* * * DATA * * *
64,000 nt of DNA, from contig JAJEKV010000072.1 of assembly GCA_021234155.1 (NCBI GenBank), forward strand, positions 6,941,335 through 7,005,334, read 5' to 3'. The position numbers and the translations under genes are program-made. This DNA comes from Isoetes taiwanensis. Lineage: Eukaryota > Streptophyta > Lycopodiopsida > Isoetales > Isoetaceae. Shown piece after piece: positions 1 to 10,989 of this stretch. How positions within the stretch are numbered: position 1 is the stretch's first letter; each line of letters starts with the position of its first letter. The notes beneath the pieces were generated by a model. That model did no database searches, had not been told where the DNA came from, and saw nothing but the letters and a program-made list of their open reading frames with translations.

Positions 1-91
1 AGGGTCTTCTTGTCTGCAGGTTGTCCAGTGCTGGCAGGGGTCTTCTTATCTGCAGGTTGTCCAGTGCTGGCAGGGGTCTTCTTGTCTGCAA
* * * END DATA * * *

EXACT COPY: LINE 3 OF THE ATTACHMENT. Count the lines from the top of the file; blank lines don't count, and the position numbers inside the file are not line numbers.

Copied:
1 AGGGTCTTCTTGTCTGCAGGTTGTCCAGTGCTGGCAGGGGTCTTCTTATCTGCAGGTTGTCCAGTGCTGGCAGGGGTCTTCTTGTCTGCAA